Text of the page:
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Baker Administration Announces Financial Support For Several Affordable Housing Projects

Gov. Charlie Baker’s administration has awarded $57 million to 19 projects in Massachusetts to create or preserve more than 1,300 apartments for low-income tenants. 

The largest award in this round of housing project subsidies, $10.2 million, will help finance the $45 million renovation of Chestnut Park in downtown Springfield. Built in the 1970s, there are four buildings including a 34-story high-rise with nearly 500 apartments.

 Massachusetts Housing and Economic Development Sec. Jay Ash, who came to Springfield, to make the funding announcement, said quality affordable housing is key to the growth of the state’s economy.

" The economy is booming and there are good things happening, but we know there are people who are looking for assistance to plan for their own personal prosperity and we know that quality affordable housing is the basis for everything else that happens in someone's life," said Ash.

Three other projects in western Massachusetts were included in the latest round of affordable housing funding: Bentley Apartments, a project in Great Barrington to build new apartments for 45 families, the expansion of Sargent House in Northampton to 31 apartments for formerly homeless people, and the second phase of a comprehensive redevelopment of the Lyman Terrace public housing development in Holyoke.

" A healthy community has a healthy balance of affordable and market-rate housing," said Ash.

When Chestnut Towers opened it was considered among the best housing options in Springfield.  In recent decades however the complex has been plagued by vandalism and crime.  New York City-based Related Companies took over management of the property last year and said it planned to make improvements.

Ash said Springfield officials led by Mayor Domenic Sarno lobbied hard for state funding for the project that he said would ensure the buildings best days are ahead.

" We are convinced that with this investment we are going to help the city and the property owner to make this a quality housing project that everybody in Springfield can be proud of," said Ash.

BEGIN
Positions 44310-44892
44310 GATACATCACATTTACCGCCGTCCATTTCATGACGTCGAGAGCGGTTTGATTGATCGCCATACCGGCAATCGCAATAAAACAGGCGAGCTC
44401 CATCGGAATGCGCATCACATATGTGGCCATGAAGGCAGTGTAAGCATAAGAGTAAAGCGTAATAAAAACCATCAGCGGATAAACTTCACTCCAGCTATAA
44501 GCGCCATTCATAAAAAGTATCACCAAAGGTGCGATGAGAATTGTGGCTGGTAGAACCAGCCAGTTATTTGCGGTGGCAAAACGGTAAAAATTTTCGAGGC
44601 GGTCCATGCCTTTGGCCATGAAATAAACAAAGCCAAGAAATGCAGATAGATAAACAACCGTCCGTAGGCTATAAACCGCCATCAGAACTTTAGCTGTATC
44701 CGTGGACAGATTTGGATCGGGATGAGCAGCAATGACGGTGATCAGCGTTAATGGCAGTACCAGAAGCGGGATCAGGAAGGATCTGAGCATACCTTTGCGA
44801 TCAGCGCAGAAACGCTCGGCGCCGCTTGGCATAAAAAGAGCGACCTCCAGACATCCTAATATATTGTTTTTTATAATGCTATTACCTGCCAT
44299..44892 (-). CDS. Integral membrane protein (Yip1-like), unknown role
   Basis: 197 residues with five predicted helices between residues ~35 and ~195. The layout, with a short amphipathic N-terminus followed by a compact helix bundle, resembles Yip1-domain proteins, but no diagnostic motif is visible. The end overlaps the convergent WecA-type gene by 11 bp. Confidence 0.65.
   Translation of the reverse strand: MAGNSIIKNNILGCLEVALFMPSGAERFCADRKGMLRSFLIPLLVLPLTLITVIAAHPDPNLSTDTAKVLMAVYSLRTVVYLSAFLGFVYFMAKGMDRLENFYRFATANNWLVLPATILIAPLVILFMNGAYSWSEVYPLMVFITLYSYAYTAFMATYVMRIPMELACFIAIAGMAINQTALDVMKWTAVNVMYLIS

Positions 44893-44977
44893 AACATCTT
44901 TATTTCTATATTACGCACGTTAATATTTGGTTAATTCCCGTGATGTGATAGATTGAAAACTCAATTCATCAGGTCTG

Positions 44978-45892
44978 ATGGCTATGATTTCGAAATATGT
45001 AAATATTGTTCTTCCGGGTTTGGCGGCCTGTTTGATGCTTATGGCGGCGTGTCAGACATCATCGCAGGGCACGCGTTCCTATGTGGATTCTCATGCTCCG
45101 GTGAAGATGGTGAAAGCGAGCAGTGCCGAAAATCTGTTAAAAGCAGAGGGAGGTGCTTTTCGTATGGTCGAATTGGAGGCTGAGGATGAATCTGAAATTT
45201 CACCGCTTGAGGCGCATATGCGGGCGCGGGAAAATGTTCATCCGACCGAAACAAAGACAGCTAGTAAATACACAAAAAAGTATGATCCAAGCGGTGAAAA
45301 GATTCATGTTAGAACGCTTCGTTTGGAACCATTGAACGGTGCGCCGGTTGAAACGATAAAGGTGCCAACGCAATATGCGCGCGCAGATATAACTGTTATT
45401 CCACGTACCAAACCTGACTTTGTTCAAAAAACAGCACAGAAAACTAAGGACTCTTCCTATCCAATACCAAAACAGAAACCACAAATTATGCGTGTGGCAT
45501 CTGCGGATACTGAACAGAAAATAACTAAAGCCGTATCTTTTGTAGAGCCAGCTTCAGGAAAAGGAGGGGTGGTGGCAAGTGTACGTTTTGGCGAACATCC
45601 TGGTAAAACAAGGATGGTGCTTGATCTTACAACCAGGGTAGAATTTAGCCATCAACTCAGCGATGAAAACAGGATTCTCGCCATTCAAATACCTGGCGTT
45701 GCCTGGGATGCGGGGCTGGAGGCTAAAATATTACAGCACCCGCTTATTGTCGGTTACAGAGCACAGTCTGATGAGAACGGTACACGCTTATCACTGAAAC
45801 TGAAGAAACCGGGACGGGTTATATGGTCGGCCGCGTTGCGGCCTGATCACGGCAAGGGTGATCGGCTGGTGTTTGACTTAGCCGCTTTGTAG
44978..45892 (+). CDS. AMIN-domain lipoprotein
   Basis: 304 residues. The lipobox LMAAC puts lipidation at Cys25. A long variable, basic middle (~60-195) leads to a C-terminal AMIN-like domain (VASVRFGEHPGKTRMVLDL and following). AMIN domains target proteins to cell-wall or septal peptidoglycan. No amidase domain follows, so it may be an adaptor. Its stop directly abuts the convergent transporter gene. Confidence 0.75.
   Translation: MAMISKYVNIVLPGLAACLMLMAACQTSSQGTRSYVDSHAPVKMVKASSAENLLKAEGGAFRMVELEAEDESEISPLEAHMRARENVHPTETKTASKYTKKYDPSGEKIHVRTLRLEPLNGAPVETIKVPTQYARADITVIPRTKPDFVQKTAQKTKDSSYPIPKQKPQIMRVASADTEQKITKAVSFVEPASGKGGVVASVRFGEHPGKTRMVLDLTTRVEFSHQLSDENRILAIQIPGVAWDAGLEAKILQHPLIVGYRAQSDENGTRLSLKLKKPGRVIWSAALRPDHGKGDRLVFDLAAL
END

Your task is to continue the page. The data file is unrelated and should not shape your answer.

The large scale renovation project announced by Related includes upgrades to each apartment with new kitchens and bathrooms, new windows, new heating and air conditioning units.   New common areas will include a fitness room, laundry room, computer room, and children’s room.   The 10 elevators will be modernized, the plumbing upgraded, and the building façade changed.

Plans also call for a workforce development training center as part of the renovated apartment complex.

Related Vice Chairman Jeff Brodsky said no tenants will be displaced during construction but they will be inconvenienced at times such as when elevators are taken out of service.

" And we apologize for that, but that is what is necessary to do the job right," said Brodsky.

The project is expected to take 2 years to complete.

Mayor Sarno, who has urged development of more market rate rental housing in downtown Springfield, said it was important to “stabilize Chestnut Towers.”

" I think the key here is good-managed clean and healthy affordable housing with the workforce development component," Sarno said.

 The city is planning to spend millions of dollars to renovate Pynchon Plaza, a public space next to the apartment complex.

The record-setting tenure of Springfield Mayor Domenic Sarno. The 2011 tornado and its recovery that remade the largest city in Western Massachusetts. The fallout from the deadly COVID outbreak at the Holyoke Soldiers Home. Those are just a few of the thousands and thousands of stories WAMC’s Pioneer Valley Bureau Chief Paul Tuthill has covered for WAMC in his nearly 17 years with the station.
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